This morning I am very much alive. I’m getting in my morning run, doing a little strength work and planning my next travel ventures. Still, that mental nudge comes every now and then. It says, “Be kind to your family. Make those decisions about burial, the remains of your days.”
Since the early days of the pandemic, I’ve had a folder from a nearby green burial cemetery on my desk. It is, to my way of thinking, the most practical and reasonable burial. Still, I procrastinate.
For many women my age, who follow their religious traditions, the how, when and where of burial are, to a high degree, determined.
For many others, it is a matter of family tradition. You may choose to follow that tradition and be buried with the last several generations of your family in the same cemetery or crypt.
But what of for those of us who have drifted around this globe, lived in a variety of regions and have family members who have done the same? Is there any one best option?
More and more, individuals and families have moved toward cremation. I have attended ceremonies for friends whose remains are in a designated church wall or garden. Other times I have watched as friends lovingly scattered ashes from a boat on the ocean, over a meadow and across a much-loved hiking trail of the deceased. In this article, USA Today outlines the pros and cons of cremation.
And then, there is green burial. I first heard of this perhaps 20 years ago, when a Funeral Consumers Alliance gave an informational presentation at my church. Information and availability on green burial has expanded since then.
I did an internet search and found a number of sites, one of which is a cemetery reasonably close to my current home. And that is how I come to have the folder on my desk, nagging me to either take some action or put that folder in the paper recycling and by default, leave the decision to my family.
Also referred to as natural burial, everything placed in the ground for a burial must be non-toxic and biodegradable. A shroud made from a biodegradable cloth (usually silk, linen or wool) is wrapped around the body. A casket is optional. If used, most are wood, wool, bamboo or seagrass.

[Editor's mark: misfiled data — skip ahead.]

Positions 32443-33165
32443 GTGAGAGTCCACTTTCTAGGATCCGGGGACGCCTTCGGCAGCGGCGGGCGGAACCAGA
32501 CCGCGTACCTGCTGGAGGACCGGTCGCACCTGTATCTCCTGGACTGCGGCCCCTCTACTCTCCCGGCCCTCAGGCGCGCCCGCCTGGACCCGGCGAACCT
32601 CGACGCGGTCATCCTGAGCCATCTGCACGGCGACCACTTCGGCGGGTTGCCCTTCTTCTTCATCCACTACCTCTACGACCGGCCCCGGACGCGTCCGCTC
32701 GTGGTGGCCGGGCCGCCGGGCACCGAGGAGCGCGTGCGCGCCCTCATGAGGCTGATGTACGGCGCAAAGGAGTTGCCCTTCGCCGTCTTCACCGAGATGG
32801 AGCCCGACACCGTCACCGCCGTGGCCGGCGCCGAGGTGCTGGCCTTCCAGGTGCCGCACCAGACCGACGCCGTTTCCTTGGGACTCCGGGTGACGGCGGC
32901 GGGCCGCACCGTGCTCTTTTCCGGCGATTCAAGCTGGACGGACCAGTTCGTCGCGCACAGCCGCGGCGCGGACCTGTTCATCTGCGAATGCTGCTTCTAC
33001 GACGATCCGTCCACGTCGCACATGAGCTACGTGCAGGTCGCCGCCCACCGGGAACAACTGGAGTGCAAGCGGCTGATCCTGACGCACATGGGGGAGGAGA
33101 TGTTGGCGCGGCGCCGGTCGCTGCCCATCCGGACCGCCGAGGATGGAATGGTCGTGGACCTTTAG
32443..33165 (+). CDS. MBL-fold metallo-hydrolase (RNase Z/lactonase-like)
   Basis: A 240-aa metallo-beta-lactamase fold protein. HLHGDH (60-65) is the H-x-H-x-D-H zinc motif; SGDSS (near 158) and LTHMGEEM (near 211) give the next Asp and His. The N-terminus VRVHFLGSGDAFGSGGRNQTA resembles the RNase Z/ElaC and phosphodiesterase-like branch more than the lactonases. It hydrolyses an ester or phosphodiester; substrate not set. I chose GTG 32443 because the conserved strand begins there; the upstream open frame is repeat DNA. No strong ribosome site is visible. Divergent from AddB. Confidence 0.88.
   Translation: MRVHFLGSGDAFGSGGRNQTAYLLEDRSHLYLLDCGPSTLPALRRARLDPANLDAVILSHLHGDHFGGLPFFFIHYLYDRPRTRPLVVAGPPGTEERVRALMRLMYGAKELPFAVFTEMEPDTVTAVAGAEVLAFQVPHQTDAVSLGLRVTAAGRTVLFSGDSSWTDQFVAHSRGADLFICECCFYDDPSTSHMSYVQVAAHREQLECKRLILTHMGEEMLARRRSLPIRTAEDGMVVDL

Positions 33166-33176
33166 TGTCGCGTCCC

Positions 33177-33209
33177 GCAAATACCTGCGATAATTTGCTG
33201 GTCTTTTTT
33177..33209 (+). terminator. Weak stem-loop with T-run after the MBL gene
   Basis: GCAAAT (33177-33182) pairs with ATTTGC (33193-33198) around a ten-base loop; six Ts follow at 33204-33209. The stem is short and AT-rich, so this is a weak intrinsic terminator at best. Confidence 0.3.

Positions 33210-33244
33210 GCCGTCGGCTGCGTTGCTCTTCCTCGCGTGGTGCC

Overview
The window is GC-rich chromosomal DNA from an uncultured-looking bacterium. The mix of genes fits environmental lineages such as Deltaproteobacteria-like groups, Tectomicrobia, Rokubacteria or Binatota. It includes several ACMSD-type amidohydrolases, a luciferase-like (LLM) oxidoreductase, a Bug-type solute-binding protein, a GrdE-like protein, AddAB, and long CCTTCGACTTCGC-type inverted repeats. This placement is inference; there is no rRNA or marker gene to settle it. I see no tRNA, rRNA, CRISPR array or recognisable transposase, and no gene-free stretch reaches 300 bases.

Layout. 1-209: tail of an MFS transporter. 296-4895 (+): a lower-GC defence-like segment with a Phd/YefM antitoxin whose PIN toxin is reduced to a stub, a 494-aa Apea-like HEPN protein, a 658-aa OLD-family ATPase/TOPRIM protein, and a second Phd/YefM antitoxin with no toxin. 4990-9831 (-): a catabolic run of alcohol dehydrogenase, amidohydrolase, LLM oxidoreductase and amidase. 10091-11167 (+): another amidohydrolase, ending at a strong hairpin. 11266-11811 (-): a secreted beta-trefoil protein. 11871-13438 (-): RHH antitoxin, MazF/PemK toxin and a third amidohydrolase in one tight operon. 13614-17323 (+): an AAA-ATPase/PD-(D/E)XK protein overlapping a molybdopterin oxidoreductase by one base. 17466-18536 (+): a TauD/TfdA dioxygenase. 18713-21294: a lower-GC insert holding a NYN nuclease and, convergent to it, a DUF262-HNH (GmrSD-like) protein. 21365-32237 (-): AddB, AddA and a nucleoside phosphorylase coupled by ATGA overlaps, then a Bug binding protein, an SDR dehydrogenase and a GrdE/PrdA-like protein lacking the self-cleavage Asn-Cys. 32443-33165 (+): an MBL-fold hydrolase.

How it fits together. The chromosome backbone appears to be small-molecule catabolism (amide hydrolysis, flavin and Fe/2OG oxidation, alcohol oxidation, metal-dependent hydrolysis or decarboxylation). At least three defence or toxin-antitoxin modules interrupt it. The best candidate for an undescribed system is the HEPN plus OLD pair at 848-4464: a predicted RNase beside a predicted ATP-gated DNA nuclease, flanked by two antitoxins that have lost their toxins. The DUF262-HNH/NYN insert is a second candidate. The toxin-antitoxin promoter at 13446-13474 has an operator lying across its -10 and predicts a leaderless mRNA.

There are more specific requirements that must be met to be certified by the Green Burial Council. The link has more detailed information as well as an interactive map of certified green burial sites in the USA and Canada. I would expect there are similar organizations and cemeteries in other countries.
Generally, green cemeteries are located in wooded areas where burial locations blend in with the natural setting.
As it happens, this green cemetery near me is located adjacent to a greenway path I have run, biked and walked over the years. Only non-quarried or river rock are used for headstones, if in fact you want one.
Burial plots are located in a wooded area. After burial, non-invasive ground cover or bushes are planted on the gravesite so the site remains as natural as possible.
Overall, the cost of the traditional burialis the more expensive, both economically and environmentally. The article above speaks to the differences between cremation and burial.
This article in Business Insider does a general overview of the economic and environmental impact of different types of burial and cremation.
In the end, costs, both environmental and economic, may be a consideration, but so is what feels right for you and for your family. As for me, writing this article has me leaning more closely toward taking another look at a future plot in the woods, then heading off to the nearby running path to celebrate my decision.
Do you have strong feelings about this final earthly decision? Did you consider it along with your will and other documents? Does your family already know about your wishes?